Press Releases

Alfred University’s Art Force 5 helping honor Atlanta’s first African-American police officers

Alfred University | 1/11/19

Art Force 5, a program that uses community-based art to inspire discussion on topics of equality and social justice, will be participating in a project in Atlanta, GA, over the coming three weeks that will honor the city’s first African-American police officers.


ALFRED, NY – Art Force 5, a program that uses community-based art to inspire discussion on topics of equality and social justice, will be participating in a project in Atlanta, GA, over the coming three weeks that will honor the city’s first African-American police officers.

Dan Napolitano, assistant dean of the School of Art and Design, and Hiram Cray, Art Force 5 teaching fellow, will accompany groups of Alfred University students and alumni on two visits to Atlanta.

The city of Atlanta hired its first African-American police officers in 1948. The Art Force 5 group will oversee a project in which community members will be invited to paint canvas tiles which will be used to create mosaics of the eight officers. Napolitano and Cray will accompany three students – Myah Darby, Emily Fedorchak and Anastasia Campbell – to Atlanta Jan. 15-17, where the group will engage the public in creating mosaics at various neighborhoods and sites in the city. The two will join a group of alumni that includes Alexandria (Hoang) Hubbell ’10, Mawia Elawad ’17 and Imani Graves ’18, Jan. 30-Feb. 1, when the remainder of the six mosaics will be created.

Once completed, the three-by-five-foot mosaics – each made up of 135 tiles – will be donated for display, possibly at a library or youth center in the city. Ultimately, organizers hope they will be installed at the former Butler Street YMCA Building, which in 1948 housed the precinct for the city’s African-American police force.

Napolitano hopes youth and current members of law enforcement in Atlanta will participate in the project. Atlanta is hosting this year’s Super Bowl, on Sunday, Feb. 3 and the group’s second visit to Atlanta will be during the week preceding the game. Napolitano hopes current NFL players will participate in creating the mosaics.

NFL Films has agreed to film the mosaic tile painting session Jan. 30; Napolitano said film producers will be reaching out to former and current NFL players in town for the Super Bowl, asking them to participate. Trent Cooper, a 1993 Alfred University graduate and producer of original content for the NFL, helped Napolitano develop the idea for NFL Films’ consideration.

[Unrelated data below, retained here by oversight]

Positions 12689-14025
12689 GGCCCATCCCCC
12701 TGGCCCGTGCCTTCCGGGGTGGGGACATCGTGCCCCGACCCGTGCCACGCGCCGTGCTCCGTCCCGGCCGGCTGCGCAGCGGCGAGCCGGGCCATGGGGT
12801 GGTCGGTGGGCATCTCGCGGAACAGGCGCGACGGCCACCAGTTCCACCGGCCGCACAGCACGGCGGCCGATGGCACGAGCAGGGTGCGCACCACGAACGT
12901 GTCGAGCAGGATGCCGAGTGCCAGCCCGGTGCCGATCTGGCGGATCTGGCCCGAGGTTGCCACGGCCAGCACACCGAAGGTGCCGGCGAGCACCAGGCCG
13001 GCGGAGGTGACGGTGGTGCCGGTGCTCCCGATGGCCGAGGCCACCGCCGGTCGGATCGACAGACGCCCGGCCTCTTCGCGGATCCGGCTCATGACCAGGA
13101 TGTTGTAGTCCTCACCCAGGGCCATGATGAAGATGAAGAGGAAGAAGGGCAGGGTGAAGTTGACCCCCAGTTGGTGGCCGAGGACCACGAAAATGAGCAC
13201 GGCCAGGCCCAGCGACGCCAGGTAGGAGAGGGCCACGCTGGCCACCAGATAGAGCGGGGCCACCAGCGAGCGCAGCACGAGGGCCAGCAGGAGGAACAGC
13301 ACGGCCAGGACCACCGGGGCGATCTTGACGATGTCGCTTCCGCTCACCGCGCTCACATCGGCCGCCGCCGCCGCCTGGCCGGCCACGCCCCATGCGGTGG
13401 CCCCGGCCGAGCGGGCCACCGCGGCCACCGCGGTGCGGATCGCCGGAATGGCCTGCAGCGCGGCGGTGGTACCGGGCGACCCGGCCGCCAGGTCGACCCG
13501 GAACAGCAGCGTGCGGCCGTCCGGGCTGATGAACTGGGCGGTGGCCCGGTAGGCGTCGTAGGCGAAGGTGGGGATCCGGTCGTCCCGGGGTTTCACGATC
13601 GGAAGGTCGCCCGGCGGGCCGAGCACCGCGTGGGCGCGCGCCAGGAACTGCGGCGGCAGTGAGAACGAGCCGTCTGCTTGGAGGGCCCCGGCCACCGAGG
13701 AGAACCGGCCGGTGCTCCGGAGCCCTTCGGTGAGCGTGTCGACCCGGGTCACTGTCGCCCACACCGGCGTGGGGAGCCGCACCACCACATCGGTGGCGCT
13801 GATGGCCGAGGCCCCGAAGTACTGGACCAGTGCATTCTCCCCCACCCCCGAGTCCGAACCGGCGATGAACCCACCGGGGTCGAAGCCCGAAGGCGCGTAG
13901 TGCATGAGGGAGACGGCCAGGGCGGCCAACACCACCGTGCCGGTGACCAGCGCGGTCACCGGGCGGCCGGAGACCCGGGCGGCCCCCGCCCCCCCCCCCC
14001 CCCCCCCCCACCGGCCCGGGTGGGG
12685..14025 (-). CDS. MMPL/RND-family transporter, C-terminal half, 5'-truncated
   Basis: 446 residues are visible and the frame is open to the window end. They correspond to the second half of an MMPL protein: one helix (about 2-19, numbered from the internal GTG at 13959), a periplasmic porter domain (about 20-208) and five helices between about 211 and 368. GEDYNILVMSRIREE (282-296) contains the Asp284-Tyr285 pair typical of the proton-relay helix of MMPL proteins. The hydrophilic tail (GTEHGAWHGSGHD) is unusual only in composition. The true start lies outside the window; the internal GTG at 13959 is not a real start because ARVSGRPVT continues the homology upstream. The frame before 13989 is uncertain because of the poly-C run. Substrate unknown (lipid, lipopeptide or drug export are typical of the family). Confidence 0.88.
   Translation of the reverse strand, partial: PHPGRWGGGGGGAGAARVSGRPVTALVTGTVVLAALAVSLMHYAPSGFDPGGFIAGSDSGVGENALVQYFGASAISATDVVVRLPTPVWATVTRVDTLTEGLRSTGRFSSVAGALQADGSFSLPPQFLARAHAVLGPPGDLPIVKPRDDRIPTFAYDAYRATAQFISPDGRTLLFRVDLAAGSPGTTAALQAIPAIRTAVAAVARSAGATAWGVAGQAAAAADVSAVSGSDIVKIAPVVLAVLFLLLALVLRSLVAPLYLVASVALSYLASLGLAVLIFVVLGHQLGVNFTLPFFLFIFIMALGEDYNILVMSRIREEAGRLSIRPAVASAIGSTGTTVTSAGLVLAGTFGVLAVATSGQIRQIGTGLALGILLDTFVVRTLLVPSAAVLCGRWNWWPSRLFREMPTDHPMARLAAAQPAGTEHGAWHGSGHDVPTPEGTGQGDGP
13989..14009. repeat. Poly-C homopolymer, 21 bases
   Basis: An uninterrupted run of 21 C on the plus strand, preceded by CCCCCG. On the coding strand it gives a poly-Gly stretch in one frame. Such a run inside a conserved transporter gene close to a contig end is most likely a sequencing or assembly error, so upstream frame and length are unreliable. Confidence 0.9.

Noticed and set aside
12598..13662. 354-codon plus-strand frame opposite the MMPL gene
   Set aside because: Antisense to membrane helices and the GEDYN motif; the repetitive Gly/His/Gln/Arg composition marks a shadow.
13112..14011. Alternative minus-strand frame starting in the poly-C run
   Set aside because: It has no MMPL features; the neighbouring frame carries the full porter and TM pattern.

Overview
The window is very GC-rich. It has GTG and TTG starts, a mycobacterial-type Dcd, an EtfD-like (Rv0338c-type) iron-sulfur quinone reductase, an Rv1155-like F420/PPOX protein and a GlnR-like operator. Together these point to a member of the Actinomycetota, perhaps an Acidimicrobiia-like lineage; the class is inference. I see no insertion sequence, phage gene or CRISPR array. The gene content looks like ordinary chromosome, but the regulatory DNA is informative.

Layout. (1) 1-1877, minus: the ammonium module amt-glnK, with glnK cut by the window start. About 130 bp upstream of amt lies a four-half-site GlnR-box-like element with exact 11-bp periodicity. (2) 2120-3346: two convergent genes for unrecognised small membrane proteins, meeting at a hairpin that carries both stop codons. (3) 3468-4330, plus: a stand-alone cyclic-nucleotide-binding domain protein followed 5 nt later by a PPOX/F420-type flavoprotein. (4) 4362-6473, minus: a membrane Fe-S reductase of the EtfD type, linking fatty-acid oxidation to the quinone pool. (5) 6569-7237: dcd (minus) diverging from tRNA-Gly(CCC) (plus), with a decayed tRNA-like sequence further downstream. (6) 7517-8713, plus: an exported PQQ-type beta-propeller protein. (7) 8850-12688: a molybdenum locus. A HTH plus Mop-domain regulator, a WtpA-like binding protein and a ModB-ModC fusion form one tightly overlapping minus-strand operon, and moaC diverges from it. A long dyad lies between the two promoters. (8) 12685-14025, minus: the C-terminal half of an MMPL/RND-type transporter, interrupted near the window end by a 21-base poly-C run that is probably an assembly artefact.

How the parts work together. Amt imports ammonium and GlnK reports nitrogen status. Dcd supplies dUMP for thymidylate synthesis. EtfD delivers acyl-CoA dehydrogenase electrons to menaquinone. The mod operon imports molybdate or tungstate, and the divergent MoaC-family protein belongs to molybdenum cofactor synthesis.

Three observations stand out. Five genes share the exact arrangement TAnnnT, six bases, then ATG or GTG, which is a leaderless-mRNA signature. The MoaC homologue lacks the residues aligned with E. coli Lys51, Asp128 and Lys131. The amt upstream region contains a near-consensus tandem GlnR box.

“Trent had taken an interest in our work with police in Rochester and Harlem,” said Napolitano. “While the NFL or NFL Films is not sponsoring the project, Trent indicated they would be interested in filming it as a possible spotlight about the host city’s community and history. It was too tempting of a challenge not to step up and try. Regardless of whether the program is given any spotlight, we go with the same intent as all of our other efforts – to humbly serve communities through creativity.”

Other Alfred University alumni living and working in the Atlanta area are helping with the project. Kyle Torok ’02 researched the potential use of the YMCA building as a place to display the mosaics; and Steve Sparks ’97 (computer science) and Maimoona Rahim ’15 offered suggestions to Art Force 5 organizers. Traci Molloy ’92 connected Art Force 5 with the Boys and Girls Club of Atlanta, which will serve as one of the host sites for making the mosaics.

Founded in 2006 at Alfred University, the Art Force 5 has received national recognition for their unique diversity training and their interactive community-based art and has a proven record of engaging communities through creativity. In 2016, the group was awarded the Unite Rochester Challenge grant and designed opportunities for the Rochester Police Department to make art alongside community members. Throughout 2017, the team conducted a statewide tour building mosaics and raising awareness of 1917’s East St. Louis Riots through portraits of the leaders of the subsequent 1917 Silent Parade. The final works were exhibited at both the NAACP National Convention in Baltimore and at the State University of New York (SUNY) Central Administration in Albany, NY.

 The Art Force 5 held a summer residency on Manhattan’s Governors Island in 2018, serving New York City residents and visitors with engaging art initiatives. The program, which consists of student “superheroes” who oversee community-based art projects, has a proven record of engaging communities through creativity. The program is currently developing its 2019 summer program to include a return to Governors Island and a weekly series in Harlem with the New York Police Department.

Art Force 5 was the recipient of nearly $400,000 in state grant funding through the State University of New York (SUNY) Office of Diversity, Equity and Inclusion (ODEI) and Provost’s Performance Improvement Fund (PIF). The two-year grant is funding Art Force 5 projects over a two-year period, 2018 and 2019.